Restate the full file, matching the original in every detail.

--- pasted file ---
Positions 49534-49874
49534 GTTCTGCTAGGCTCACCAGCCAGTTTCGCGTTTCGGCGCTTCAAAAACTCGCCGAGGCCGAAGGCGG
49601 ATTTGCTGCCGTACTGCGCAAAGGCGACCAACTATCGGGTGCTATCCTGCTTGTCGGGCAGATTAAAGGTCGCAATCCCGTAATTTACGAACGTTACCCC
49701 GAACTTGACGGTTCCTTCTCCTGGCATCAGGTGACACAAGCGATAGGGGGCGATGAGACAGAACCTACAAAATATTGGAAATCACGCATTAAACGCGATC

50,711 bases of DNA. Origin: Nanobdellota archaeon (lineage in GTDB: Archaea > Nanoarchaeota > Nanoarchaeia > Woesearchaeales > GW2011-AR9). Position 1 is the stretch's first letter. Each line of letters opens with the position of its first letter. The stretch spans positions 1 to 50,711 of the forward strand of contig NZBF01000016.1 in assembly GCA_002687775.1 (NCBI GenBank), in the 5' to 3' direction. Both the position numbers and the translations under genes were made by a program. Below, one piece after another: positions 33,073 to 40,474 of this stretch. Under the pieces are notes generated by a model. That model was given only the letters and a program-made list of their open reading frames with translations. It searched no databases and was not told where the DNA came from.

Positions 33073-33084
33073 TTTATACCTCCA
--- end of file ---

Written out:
Positions 49534-49874
49534 GTTCTGCTAGGCTCACCAGCCAGTTTCGCGTTTCGGCGCTTCAAAAACTCGCCGAGGCCGAAGGCGG
49601 ATTTGCTGCCGTACTGCGCAAAGGCGACCAACTATCGGGTGCTATCCTGCTTGTCGGGCAGATTAAAGGTCGCAATCCCGTAATTTACGAACGTTACCCC
49701 GAACTTGACGGTTCCTTCTCCTGGCATCAGGTGACACAAGCGATAGGGGGCGATGAGACAGAACCTACAAAATATTGGAAATCACGCATTAAACGCGATC

50,711 bases of DNA. Origin: Nanobdellota archaeon (lineage in GTDB: Archaea > Nanoarchaeota > Nanoarchaeia > Woesearchaeales > GW2011-AR9). Position 1 is the stretch's first letter. Each line of letters opens with the position of its first letter. The stretch spans positions 1 to 50,711 of the forward strand of contig NZBF01000016.1 in assembly GCA_002687775.1 (NCBI GenBank), in the 5' to 3' direction. Both the position numbers and the translations under genes were made by a program. Below, one piece after another: positions 33,073 to 40,474 of this stretch. Under the pieces are notes generated by a model. That model was given only the letters and a program-made list of their open reading frames with translations. It searched no databases and was not told where the DNA came from.

Positions 33073-33084
33073 TTTATACCTCCA